Since that time, others have added more components to sustainability. The Curriculum for the Bioregion (Links to an external site.) from the Washington Center at The Evergreen State College states that “Sustainability encompasses four intertwined ideas: economic wellness, social justice, human health, and biodiversity and ecological integrity. It is a systematic concept, relating to the continuity of economic, social, institutional, and environmental aspects of human society.” This definition expands upon the environmental, economic, and social aspects of sustainability to explicitly include health and institutions. Some might argue that this are social components of sustainability, which may be true, but the Curriculum for the Bioregion felt it was important enough to explicitly mention these ideas. Curriculum for the Bioregion is a great source of sustainability resources, including curriculum materials using examples from the State of Washington.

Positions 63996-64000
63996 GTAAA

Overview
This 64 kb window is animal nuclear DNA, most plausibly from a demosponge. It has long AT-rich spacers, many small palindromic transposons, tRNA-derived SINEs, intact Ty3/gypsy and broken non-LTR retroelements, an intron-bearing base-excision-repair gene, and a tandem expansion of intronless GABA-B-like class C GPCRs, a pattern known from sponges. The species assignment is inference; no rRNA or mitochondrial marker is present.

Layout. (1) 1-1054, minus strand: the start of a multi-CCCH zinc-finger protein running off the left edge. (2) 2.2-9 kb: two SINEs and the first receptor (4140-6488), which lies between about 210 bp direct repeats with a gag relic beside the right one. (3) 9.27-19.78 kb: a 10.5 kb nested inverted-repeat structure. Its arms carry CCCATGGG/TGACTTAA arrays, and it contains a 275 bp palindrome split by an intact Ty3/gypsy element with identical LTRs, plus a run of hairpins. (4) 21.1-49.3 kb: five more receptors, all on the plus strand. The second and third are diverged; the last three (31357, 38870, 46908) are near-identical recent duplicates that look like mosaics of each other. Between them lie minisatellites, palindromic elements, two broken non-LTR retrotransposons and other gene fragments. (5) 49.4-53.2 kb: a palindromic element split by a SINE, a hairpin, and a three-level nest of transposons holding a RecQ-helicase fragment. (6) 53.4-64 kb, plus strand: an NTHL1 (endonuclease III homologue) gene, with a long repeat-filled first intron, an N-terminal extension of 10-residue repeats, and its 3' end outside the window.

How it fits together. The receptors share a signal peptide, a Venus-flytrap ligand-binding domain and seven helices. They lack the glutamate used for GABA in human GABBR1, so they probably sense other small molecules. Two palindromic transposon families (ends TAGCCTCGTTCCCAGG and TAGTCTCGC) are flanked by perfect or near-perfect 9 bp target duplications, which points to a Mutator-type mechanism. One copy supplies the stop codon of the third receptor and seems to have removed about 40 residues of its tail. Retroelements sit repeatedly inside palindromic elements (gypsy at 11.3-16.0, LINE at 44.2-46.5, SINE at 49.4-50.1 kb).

Andres Edwards modified the core concepts of sustainability as The Three E’s Plus One: ecology/environment, economy/employment, equity/equality (society), and education. According to Edwards, environmental sustainability is dependent on three ecological perspectives: 1) temporal scaling or transitioning from a short-term to a long-term perspective, 2) systemic rather than piecemeal understanding of ecological relationships, and 3) the concept of built-in limits. The economy/employment “E” recognizes the importance of economic development and employment in sustainable societies. Overexploitation and pollution can be detrimental to the environment. When people experience economic hardship, it can encourage unwise management of natural resources because contemporary survival outweighs concerns for future generations and stifles longterm thinking.